The Chicago Employment Law Blog

November 2012 Archives

Price is Wrong in Game Show Pregnancy Discrimination Verdict

We get the feeling that this verdict might be reduced on appeal.

Former Price is Right model Brandi Cochran, 41, sued the show after she was allegedly harassed and discriminated against for being pregnant. While pregnant with twins, she was referred to as a "wide load." She later was not allowed to return to her job after taking leave for complications with her pregnancy. The jury, after many days of deadlock, eventually awarded her over $8 million in damages.

Supreme Court: Who Is a Supervisor for Harassment Liability?

When it comes to harassment in the workplace, the rule is generally that if a supervisor is the harasser, the employer is liable. If a fellow employee is the harasser, the employer is only liable if they were negligent in allowing the conduct to occur.

The question is, what defines a supervisor?

It may seem like an easy question. Their duties are managerial. They are "in charge." But what if they have no power to hire, fire, or make employment decisions, other than overseeing their coworker's duties?

Reprieve for Local Hostess Workers? Judge Orders Mediation

Just when you thought they were out, the judge pulled them back in! Late last week, Hostess Brands, Inc. declared its intention to shutter its factories and sell off its assets after negotiations with the union failed and a strike "crippled" the company. The announcement set off a panic for Twinkie-lovers and heartache for hundreds of local workers, who were set to be laid off from their jobs with the struggling snack maker.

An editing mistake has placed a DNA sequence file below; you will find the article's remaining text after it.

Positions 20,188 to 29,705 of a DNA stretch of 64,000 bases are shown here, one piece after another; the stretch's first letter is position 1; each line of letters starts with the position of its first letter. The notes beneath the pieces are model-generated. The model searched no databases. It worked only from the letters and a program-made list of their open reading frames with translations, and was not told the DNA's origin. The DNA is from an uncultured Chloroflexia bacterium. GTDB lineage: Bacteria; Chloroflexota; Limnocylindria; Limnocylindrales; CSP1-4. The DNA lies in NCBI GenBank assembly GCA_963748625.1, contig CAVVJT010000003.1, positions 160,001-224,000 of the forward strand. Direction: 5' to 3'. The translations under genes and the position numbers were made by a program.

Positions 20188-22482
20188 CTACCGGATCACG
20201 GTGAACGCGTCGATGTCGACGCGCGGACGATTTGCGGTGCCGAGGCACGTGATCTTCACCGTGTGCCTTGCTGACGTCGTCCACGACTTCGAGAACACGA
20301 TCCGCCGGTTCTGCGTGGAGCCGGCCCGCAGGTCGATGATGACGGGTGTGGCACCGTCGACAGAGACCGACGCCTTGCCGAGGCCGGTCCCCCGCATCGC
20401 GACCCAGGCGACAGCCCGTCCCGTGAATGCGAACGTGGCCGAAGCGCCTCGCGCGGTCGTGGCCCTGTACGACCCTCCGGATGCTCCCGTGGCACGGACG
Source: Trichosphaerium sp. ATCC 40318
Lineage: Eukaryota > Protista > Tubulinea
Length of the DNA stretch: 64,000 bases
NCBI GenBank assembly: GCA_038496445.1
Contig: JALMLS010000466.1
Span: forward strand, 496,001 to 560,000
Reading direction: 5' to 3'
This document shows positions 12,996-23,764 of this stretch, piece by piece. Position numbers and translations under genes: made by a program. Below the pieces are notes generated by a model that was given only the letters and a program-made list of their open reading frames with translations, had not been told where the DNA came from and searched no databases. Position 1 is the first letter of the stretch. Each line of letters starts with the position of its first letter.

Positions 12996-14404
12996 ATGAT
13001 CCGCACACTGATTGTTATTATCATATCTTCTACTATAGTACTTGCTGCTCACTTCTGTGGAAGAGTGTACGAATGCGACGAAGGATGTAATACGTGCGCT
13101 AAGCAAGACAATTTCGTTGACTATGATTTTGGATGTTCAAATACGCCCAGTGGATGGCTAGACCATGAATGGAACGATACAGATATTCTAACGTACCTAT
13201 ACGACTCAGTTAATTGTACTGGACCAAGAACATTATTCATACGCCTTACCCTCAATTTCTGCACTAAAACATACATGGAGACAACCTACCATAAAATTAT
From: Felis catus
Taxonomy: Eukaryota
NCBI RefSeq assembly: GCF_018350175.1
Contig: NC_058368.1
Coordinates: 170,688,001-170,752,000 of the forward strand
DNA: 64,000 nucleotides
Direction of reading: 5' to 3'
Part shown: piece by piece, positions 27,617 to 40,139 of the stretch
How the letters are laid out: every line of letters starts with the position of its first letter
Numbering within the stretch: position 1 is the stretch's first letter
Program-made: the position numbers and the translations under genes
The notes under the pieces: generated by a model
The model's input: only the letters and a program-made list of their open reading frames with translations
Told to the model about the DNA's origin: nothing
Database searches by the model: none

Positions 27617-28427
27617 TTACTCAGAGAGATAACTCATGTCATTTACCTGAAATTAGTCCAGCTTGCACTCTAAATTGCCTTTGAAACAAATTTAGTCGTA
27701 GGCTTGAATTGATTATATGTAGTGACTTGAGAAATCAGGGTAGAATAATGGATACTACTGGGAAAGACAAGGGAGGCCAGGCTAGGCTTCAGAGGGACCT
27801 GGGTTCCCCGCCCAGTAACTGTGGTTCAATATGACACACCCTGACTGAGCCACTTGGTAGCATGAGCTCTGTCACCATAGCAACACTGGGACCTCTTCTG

Two days after the doors to the factory were closed, and every retailer in America sold out of Twinkies, HoHos, and Ding Dongs, hope emerged in the form of ordered mediation, reports Reuters. Judge Robert Drain, who is overseeing the bankruptcy proceedings, questioned why the mediation had not yet occurred and asked the parties whether it might help.

End of the Line for Hostess Means Holiday Layoffs for Local Workers

Lost in the din of mourning over Twinkies, HoHos, and Ding Dongs is the news that the end of Hostess means the end of 18,500 jobs. In Schiller Park, Hostess employs 300 workers. In Hodgkins, another 325 workers will lose their jobs. There's also a plant in Peoria that will face closure.

According to the Chicago Tribune, the Schiller Park and Hodgkins plants ran their last production runs this morning. The two plants are now closed, less than a week before Thanksgiving.

Food Trucks, Finally Allowed in Chicago, Want More

Anyone remember the old adage, "give a mouse a cookie and he'll want some milk." Okay, so it's less of an adage than a children's book, but it's wise nonetheless.

This past summer, Chicago finally caught up to most other major metropolitan areas and allowed food trucks to prepare food ... in the trucks. Previously, food trucks could only serve prepackaged food that was prepared elsewhere. The Windy City's epicurious folk rejoiced while entrepreneurial types began plans to revolutionize the pallets of the populace.

Preparing for Obamacare: Mandates, Penalties, and Exchanges

Like it or not, President Obama will remain in office for another four years. A more cynical individual might proclaim, "Republican, Democrat, Obama, Romney, it makes no difference. They're all crooks." Where it will make a difference, however, is in regards to the Affordable Care Act.

Governor Romney declared his intention to repeal most of the Obamacare legislation if he was elected. He lost. This means employers and employees need to prepare for the massive changes to healthcare coverage that will begin in 2014.

More Discrimination Litigation For Chicago Fire Department